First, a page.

The Marton Parish Church
Choral and Operatic Society are presenting the third of their Gilbert
and Sullivan cycle of operas, "The Yeomen of the Guard,"
in the Parochial Hall at Marton.
They have the benefit
of Mr Sidney King, of St. Annes, an old member of the D'Oyly Carte
Opera Co., as producer and, making allowances for the usual first-night
"nerves," this difficult opera had a great deal of colour
about it, both musically and as a spectacle.
is collectively, rather than individually, that these enterprising
amateurs are most pleasing. There are no unusual voices,
just adequate ones; no dominating personalities, only engaging ones;
no ravishing beauties, just fresh and comely English faces in comely
period dress; no star comedians, only two folk trying their level
best - and often succeeding - in these Gilbertian drolleries.
A company, in short, preserving the lette and much of
the spirit of the traditional Gilbert and Sullivan operas.
Gracious and entirely personable is the Elsie Maynard
of Jennifer North who, of course, has had a great deal of experience
with the D'Oyly Carte Co. She sings charmingly and naturally
and with the proper weight and quality as, does Ruby Hill, as a
winsome and altogether sweet Phoebe Meryll.
piquant "Were I they Bride" was one of the best numbers
of the evening.
The unprepossessing Shadbolt was
cleverly portrayed by James V. Partridge, who was grimly miserable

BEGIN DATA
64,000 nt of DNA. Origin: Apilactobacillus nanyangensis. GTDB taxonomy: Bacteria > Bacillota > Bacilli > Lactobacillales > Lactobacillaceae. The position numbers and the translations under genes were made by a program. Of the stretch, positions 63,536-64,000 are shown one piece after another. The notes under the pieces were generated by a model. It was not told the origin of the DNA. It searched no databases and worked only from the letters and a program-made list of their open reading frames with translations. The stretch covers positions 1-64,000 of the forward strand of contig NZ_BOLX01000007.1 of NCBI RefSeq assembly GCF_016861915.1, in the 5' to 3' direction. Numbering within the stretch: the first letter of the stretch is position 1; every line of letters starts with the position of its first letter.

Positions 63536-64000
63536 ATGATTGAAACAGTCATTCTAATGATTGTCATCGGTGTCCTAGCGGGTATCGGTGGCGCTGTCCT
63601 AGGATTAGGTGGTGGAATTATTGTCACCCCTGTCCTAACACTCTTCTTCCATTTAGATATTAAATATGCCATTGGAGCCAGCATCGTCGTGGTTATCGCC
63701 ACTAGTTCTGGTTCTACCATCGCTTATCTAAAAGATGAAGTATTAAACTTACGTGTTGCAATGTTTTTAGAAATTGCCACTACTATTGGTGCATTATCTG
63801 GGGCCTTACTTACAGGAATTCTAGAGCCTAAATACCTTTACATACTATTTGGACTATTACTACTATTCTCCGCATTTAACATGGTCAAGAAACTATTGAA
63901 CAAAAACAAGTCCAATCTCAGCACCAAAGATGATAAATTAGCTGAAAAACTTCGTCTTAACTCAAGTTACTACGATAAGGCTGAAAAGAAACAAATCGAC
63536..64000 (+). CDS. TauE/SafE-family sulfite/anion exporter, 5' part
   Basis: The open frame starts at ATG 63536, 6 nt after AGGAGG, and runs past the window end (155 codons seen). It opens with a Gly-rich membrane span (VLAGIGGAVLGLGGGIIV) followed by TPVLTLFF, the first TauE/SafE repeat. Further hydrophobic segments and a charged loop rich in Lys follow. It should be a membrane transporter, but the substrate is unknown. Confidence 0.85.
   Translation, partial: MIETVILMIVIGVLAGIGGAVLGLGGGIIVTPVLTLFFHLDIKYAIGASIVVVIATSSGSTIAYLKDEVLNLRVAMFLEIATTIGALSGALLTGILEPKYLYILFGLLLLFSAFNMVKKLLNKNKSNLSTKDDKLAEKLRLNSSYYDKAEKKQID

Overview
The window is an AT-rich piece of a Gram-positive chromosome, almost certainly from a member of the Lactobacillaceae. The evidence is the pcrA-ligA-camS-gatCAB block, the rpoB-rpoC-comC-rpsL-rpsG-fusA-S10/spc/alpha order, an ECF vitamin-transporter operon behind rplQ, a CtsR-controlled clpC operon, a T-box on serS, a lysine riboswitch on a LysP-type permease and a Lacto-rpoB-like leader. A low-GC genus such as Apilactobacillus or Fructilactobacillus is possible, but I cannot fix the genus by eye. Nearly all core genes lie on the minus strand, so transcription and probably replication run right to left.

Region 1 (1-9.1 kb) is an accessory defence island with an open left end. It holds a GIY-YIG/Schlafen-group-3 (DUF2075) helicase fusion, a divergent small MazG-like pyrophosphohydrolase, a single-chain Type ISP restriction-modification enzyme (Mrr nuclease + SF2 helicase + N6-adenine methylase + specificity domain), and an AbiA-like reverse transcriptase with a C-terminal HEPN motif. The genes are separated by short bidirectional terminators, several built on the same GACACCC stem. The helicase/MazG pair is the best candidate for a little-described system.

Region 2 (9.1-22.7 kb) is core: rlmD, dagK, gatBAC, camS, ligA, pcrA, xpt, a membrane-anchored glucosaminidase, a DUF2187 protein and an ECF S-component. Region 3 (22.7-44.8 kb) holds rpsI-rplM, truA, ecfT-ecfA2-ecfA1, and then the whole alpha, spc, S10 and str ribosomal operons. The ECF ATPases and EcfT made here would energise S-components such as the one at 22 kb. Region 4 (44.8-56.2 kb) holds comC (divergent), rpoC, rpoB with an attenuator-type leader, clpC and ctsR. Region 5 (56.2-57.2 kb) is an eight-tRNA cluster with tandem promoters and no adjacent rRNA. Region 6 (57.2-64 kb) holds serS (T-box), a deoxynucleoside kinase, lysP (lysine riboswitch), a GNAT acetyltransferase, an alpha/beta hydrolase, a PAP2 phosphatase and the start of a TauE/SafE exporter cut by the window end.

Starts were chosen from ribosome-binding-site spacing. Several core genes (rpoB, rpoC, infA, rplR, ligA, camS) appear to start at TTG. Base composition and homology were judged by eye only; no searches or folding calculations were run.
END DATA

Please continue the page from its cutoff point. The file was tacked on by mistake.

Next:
in a comic way throughout.
Jack Spencer, too, was
excellent in Fairfax. He was quite cultured vocally,
and the beautiful "Is Life a Boon" - a song on a very
high plane - was most artistic. So, too, was "Free
from his Fetters."
The Jack Point of Arthur
D. S. Walls had much to commend it. Fowler Wade was
a success as Sergeant Meryll, as were William Tillotson (Leonard
Meryll) and John Woolfall (Sir Richard).
Carruthers of Miss Peggy Cardwell was a studied presentation, and
she sang her graphic song of the Tower splendidly, and she had the
support of a good foil in Mrs. L. Calvert, who impersonated her
Minor parts were well sustained by Messrs
John Gibson, Fred Moulding, Harold Holden, John Wade, Wilfred Ellis,
and Wilfred Hollows.
Mr W. Hogarth, the musical
director, handled a diversified and elaborate score with decision,
and Miss R. Nelson accomplished wonders at the piano, as she has
done, by the way, throughout rehearsals, with a willing assistant
in Miss E. Whitehead.
work was excellent, though insufficient contralto tone upset the
balance now and then.
The picturesque Tower warders
sang their opening chorus of pride and bravery most expressively.